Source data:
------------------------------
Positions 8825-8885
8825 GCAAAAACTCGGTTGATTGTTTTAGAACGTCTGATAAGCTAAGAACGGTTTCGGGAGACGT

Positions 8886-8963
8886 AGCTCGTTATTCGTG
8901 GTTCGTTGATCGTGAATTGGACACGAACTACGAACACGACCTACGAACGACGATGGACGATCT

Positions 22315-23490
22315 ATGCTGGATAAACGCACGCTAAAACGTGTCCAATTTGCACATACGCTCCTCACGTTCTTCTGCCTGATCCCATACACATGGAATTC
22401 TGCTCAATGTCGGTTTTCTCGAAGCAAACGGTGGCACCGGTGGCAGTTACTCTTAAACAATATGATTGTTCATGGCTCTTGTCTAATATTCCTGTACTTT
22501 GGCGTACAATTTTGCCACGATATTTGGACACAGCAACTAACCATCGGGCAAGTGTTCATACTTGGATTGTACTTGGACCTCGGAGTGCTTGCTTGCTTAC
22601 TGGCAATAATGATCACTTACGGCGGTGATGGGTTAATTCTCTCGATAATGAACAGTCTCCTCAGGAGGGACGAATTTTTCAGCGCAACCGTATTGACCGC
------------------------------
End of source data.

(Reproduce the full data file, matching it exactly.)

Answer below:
Positions 8825-8885
8825 GCAAAAACTCGGTTGATTGTTTTAGAACGTCTGATAAGCTAAGAACGGTTTCGGGAGACGT

Positions 8886-8963
8886 AGCTCGTTATTCGTG
8901 GTTCGTTGATCGTGAATTGGACACGAACTACGAACACGACCTACGAACGACGATGGACGATCT

Positions 22315-23490
22315 ATGCTGGATAAACGCACGCTAAAACGTGTCCAATTTGCACATACGCTCCTCACGTTCTTCTGCCTGATCCCATACACATGGAATTC
22401 TGCTCAATGTCGGTTTTCTCGAAGCAAACGGTGGCACCGGTGGCAGTTACTCTTAAACAATATGATTGTTCATGGCTCTTGTCTAATATTCCTGTACTTT
22501 GGCGTACAATTTTGCCACGATATTTGGACACAGCAACTAACCATCGGGCAAGTGTTCATACTTGGATTGTACTTGGACCTCGGAGTGCTTGCTTGCTTAC
22601 TGGCAATAATGATCACTTACGGCGGTGATGGGTTAATTCTCTCGATAATGAACAGTCTCCTCAGGAGGGACGAATTTTTCAGCGCAACCGTATTGACCGC